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Giant Helium Catom Design Notes

A Giant Helium Catom is designed to rotate by extending a flap to the facing flap of an adjacent catom in order to form an electrostatic latch between both catoms.  At the same time, the catom in motion releases a flap latched to an opposing edge of another adjacent catom.  A shape memory alloy (SMA) in a spring-loaded mechanism manipulates the catom's position.  When heated, the SMA contracts and through a pulley raises its corresponding flap.  As the SMA cools, a constant force spring slowly closes the flap and returns the SMA to its initial length.  This application of force creates the motion of these low mass modules.

Giant Helium Catoms Aligning

Using its array of 24 electrostatic latches for alignment and direction, the catom can rotate across any edge of an adjacent module in order to reach any location on the perimeter of an ensemble of GHCs.

The Giant Helium Catom was conceived as a large-scale platform to test the effects of surface tension and related electrostatic effects on low-mass devices.  Such testing is necessary to understand the behavior of modular robots at sub-millimeter - or nano - scale where electromagnetic forces are more important than gravitational forces.  During macroscale operations, normal gravitational forces have relatively stronger effects than normal electromagnetic forces.  However, nanoscale operations reverse the relative strengths of these forces, producing effects that have not been often observed in engineered systems.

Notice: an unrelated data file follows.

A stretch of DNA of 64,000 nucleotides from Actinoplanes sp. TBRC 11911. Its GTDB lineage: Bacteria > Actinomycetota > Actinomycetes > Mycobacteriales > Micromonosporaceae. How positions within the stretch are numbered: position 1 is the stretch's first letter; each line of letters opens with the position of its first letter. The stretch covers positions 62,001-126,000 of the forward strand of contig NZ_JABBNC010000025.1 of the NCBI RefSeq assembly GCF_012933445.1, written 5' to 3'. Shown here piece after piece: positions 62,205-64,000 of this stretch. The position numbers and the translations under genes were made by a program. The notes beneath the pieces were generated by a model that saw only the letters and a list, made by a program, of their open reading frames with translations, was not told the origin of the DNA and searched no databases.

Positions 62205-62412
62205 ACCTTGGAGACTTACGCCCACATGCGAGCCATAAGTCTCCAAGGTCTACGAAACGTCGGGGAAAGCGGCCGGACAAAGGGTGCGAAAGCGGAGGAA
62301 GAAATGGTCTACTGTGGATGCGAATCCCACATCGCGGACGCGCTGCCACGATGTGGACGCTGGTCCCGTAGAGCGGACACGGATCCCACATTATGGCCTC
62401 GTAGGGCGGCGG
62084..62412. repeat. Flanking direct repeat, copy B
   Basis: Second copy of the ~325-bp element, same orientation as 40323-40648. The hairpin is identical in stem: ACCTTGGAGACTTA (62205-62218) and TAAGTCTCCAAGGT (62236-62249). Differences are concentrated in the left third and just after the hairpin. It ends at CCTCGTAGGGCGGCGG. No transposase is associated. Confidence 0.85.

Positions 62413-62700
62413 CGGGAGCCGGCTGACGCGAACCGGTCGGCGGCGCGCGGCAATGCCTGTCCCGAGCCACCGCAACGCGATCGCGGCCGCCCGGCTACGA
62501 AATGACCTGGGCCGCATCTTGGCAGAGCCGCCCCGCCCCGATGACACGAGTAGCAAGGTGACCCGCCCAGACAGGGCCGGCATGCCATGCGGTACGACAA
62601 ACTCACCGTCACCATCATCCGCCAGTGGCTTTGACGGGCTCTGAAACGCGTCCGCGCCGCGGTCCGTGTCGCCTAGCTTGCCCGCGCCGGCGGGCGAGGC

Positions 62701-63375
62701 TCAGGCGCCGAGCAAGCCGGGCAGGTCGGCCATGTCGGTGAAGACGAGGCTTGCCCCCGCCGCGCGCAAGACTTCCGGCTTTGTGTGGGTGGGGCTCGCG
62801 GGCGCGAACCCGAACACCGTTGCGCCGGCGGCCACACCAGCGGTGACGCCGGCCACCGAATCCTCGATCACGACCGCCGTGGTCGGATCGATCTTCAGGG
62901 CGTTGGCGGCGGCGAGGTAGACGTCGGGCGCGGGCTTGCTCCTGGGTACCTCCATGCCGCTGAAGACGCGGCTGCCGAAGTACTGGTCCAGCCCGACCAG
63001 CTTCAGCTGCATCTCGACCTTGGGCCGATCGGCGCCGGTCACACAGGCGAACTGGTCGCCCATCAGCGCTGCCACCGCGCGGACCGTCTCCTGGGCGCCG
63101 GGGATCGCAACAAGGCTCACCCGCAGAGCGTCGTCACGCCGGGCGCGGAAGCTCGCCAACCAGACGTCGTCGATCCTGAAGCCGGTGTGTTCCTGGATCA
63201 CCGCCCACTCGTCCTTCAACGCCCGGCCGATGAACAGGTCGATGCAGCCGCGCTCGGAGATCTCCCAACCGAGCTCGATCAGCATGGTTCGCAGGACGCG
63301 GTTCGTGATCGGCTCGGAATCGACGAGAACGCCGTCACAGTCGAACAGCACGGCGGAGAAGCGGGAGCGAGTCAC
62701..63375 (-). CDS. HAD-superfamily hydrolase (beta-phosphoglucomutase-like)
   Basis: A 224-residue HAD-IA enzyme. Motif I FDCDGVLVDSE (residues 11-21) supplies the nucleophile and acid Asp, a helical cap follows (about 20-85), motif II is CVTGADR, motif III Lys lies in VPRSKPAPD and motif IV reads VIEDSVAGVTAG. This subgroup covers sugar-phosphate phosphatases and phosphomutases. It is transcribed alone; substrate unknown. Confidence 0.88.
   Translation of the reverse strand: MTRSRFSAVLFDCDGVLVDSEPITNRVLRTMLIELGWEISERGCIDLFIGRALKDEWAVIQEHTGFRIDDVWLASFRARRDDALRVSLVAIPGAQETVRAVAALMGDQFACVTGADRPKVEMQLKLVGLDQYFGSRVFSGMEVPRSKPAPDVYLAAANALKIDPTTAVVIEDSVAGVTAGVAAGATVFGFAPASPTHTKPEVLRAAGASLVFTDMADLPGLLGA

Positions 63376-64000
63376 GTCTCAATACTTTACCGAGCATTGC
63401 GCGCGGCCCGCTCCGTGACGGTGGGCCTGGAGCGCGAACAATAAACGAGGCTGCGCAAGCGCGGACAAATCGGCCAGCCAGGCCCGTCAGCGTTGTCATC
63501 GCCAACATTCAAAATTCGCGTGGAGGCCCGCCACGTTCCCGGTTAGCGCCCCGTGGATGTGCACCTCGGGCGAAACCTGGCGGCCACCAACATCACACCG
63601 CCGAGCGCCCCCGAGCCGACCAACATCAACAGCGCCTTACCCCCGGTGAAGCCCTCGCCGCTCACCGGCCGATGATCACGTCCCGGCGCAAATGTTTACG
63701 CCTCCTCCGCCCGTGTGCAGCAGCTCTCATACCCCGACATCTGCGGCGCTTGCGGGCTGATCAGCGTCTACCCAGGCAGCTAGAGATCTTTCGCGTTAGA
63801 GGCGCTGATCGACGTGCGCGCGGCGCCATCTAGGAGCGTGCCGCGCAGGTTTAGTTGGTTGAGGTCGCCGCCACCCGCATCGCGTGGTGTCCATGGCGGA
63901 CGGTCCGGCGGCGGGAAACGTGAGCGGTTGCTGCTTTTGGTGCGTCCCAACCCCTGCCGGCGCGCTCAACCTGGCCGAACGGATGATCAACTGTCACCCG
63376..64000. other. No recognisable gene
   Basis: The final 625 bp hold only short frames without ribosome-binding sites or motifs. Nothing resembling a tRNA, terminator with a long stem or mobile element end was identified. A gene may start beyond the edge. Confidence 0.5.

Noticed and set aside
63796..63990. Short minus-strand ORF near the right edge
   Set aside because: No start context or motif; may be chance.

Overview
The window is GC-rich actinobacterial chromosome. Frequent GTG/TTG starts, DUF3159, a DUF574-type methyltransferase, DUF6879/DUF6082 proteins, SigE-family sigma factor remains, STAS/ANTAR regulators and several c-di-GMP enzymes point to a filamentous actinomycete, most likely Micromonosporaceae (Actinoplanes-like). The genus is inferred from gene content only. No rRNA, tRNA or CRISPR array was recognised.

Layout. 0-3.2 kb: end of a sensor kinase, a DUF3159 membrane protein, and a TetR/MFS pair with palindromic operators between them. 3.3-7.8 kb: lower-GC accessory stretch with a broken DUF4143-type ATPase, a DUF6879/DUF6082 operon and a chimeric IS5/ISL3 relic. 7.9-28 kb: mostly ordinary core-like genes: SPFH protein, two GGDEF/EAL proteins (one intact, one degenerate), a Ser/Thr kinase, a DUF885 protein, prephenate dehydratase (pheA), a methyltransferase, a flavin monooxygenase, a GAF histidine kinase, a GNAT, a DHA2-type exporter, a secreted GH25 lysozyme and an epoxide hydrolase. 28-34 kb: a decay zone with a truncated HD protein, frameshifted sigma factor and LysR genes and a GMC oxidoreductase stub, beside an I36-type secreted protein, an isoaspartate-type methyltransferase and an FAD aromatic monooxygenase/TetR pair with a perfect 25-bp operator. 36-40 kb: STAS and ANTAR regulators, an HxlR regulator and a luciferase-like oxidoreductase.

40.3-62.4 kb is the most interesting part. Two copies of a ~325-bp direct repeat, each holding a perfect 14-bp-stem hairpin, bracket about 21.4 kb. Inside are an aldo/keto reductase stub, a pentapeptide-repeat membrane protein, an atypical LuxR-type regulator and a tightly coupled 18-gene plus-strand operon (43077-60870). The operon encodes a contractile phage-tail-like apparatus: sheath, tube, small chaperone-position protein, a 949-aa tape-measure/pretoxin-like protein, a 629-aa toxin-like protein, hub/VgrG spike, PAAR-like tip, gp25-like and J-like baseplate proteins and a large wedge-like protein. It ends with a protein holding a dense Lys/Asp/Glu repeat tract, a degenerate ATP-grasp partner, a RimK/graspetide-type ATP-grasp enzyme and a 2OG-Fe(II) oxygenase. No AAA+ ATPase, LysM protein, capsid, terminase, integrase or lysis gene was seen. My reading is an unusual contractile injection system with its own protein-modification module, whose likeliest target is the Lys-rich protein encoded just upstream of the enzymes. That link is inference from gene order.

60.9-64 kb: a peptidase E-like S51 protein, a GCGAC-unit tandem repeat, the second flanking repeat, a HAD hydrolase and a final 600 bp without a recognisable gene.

The change in the relative importance of the two forces occurs at the nanoscale because a sub-millimeter device has a small mass in relation to its electron structure. Thus, because of the greater effect of electrons on a minimal concentration of physical mass, the sub-millimeter catom becomes more susceptible to normal electromagnetic forces, such as surface tension, while the normal force of gravity proportionally subsides.

Direct observation of these phenomena in a low mass environment is necessary because intuition of microscale behaviors based upon an understanding of physical forces in macroscale settings rarely amounts to more than guesswork.  However, other than very costly investigations involving scanning electron microscopes, few instruments are available to provide such direct observations. The Giant Helium Catom was created to fill this gap for the Carnegie Mellon-Intel Claytronics Research Project.

Research into claytronics and other modular robots for use in nanotechnology requires the invention of the research devices that provide approximations of the conditions expected at nanoscale.  In the earlier stages of these investigations, the emphasis falls upon the rapid testing of prototypes in order to derive the greatest insights.  This is a cost-effective way to drive engineering concepts along the most promising path toward the design of catoms that can be produced at less-than-millimeter scale. 

Giant Helium Catom Carbon Fiber Beams and Brace

Prototypes for the GHC testbed were developed from balsa wood, glue and plastic parts printed with a fused deposition modeler.  Once a design proved satisfactory, it was adapted to a working model constructed from carbon fiber box beams, as shown in the image to the left.